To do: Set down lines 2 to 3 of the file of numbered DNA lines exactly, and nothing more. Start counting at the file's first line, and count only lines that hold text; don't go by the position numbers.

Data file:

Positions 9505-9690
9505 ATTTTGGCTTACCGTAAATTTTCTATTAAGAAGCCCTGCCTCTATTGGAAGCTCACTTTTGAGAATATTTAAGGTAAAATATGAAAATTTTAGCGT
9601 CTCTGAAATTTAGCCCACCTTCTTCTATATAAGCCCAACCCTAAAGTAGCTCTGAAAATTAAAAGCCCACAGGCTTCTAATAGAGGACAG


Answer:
9505 ATTTTGGCTTACCGTAAATTTTCTATTAAGAAGCCCTGCCTCTATTGGAAGCTCACTTTTGAGAATATTTAAGGTAAAATATGAAAATTTTAGCGT
9601 CTCTGAAATTTAGCCCACCTTCTTCTATATAAGCCCAACCCTAAAGTAGCTCTGAAAATTAAAAGCCCACAGGCTTCTAATAGAGGACAG